Katie finally beckoned for him to follow her into the bedroom, where she began making their still disheveled bad. Dan hesitated as he reached out for the other side of the blanket. The silence went on for too long before he finally blurted, “I saw Jeremy Kaplan.”

“Kaplan?” Katie froze, her knuckles white against the spread. “But he…wasn’t he that cult leader? The…ah.” She thought for a second. “Court of the Ninth Sun King, or something like that?”

“Yes. Well, Star King, but that’s close enough.”

“He’s the one you did that story on.” Dan glanced up just enough to see Katie’s eyes narrowing. He looked away, hurriedly, while she thought out loud. “The one where you came home from the interview and showered for an hour straight because you said he made you feel slimy.”

“…Yeah. That was, ah. The anniversary of his arrest.” Katie stopped, staring at the bed without really seeing it while Dan continued. “Which….it went…weird.” His conversation with Hugh kept floating through his head. “He always treated me like he knew me. The first thing he ever said to me was ‘You don’t know me yet, do you?’ I…never understood why.”

And he still didn’t like the implications. Not in the least.

Katie’s hands clenched on the blanket, but she didn’t move again. She looked almost nauseated – Dan didn’t really blame her. Not if she’d reached the same conclusions he had.

“Dan…didn’t they…I think….” Her voice was worried, almost haunted, and Dan couldn’t help but think of Aeden Bennett breaking in all those months ago: the fear he’d felt the whole time trapped in the past, not knowing what was happening in his present. Katie seemed to steel herself and he finally met her eyes; they were bright, brilliant blue. “Dan, they killed people, didn’t they? A lot of people?”

The thought of lying crossed Dan’s mind, briefly, until the look in Katie’s eyes really sank in. He nodded slowly, reluctantly, before he looked away again. “Yes. A lot of people.” Katie followed him around the bed as he took over her job, pulling the covers straight instead of looking at his wife. Bennett had left them both on edge, left Katie uncomfortable in her own home, to the point where they’d even considered putting the house up for sale.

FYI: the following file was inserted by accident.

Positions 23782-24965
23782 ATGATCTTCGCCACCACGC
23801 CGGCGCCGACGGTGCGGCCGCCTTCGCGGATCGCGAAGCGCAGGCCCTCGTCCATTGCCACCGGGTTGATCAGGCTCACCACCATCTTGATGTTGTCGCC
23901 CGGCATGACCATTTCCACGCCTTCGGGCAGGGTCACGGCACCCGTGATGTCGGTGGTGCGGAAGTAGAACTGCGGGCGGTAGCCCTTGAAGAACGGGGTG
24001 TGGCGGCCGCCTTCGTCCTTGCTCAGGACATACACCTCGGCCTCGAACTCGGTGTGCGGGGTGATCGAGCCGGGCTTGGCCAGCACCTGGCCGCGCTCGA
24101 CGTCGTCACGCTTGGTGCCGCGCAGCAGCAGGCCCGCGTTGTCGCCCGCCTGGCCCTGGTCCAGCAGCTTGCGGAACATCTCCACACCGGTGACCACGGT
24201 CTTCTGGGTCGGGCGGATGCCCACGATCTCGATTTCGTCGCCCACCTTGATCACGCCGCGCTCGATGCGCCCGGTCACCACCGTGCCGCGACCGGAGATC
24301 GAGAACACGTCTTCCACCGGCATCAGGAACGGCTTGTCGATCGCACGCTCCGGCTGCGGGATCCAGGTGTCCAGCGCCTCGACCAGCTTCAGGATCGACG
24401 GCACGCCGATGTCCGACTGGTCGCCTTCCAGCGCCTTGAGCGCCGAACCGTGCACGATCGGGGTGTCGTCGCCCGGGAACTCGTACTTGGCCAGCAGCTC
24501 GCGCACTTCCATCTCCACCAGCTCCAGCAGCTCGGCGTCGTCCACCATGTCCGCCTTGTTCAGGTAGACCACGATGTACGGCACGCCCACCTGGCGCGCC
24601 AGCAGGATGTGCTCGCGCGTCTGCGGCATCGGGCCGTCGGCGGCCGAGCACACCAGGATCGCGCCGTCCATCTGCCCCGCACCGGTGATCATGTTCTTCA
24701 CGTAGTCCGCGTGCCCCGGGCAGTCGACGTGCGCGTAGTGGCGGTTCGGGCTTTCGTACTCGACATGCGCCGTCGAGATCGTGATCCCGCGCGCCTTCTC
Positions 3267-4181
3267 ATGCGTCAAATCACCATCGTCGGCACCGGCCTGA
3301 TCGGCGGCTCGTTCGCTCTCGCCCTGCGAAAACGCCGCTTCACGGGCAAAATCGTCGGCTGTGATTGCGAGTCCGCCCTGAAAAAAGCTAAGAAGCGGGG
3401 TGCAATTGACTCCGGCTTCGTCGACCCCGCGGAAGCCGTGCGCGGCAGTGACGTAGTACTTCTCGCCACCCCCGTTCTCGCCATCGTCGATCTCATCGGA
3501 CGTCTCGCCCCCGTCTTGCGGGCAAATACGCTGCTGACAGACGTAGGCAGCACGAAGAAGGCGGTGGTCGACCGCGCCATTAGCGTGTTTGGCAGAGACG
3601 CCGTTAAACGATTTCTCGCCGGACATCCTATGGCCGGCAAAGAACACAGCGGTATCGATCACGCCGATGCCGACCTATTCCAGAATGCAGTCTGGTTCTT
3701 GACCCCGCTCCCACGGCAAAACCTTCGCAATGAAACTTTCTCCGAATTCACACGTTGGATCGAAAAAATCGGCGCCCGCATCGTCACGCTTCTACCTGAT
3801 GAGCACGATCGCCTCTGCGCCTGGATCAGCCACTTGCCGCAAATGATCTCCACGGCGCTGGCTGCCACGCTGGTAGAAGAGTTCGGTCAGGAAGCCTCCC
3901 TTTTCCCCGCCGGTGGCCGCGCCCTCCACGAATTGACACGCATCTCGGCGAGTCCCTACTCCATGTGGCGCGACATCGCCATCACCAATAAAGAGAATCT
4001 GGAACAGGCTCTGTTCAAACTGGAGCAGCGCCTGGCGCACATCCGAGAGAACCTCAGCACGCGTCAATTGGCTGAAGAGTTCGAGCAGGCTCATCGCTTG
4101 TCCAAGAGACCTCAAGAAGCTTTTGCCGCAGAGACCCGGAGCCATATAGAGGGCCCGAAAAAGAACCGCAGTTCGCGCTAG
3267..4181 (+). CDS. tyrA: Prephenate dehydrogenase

“And it wasn’t…” Dan didn’t interrupt. He let her talk, let her run through the thoughts coursing through her head. “Dan…” She held his gaze for a long second before she bit her lip and looked away.  “It wasn’t ever clean.”

Grainy police evidence photos and police stories about nightmares danced through Dan’s mind and out again, taking the remnant of the brief idea of lying to Katie with them. He nodded again, still reluctantly.

“You’re…yeah, you’re right. It wasn’t.”

“They were tortured.”

Dan flopped down on the bed, rubbing at his eyes again. Yes. That would be the bit I didn’t want to remember. Didn’t want to think about. He couldn’t think of a way to respond, couldn’t think of a single word to say that would reassure her.

Or himself.

Katie broke the thick silence, slowly.

“I’m scared, Dan. If you’re with them…if you’re tracking them…” Dan scrubbed his hand through his hair, pointedly not looking at Katie, as if horribly fascinated by the pattern on their carpet. The next time Katie spoke, she was right next to him.

“Dan…if you’re tracking Kaplan…what comes next?”

Dan opened his mouth to say something, anything, to take away the worry, reaching out to gather Katie in his arms. She hugged his head to her stomach almost fiercely, and he could feel her trembling.

“I don’t know, Katie.” He finally said, softly. “I don’t know what to tell you.”

They stayed like that for what felt like a long time before Dan felt some of the tension fade, ebbing out of her slowly. He almost gave her a half-hearted smile when he heard her sniff in the dimness of the room.

“Dan?”

“Yeah?”

“Is that milk on your shirt?”

Dan looked down at his shirt, feeling some slight semblance of relief. “Uhm. Yes.”

“Then why is it glowing?”




:: One :: Two :: Three :: Four :: Five :: Six :: Seven :: Eight :: Nine :: Ten :: Epilogue ::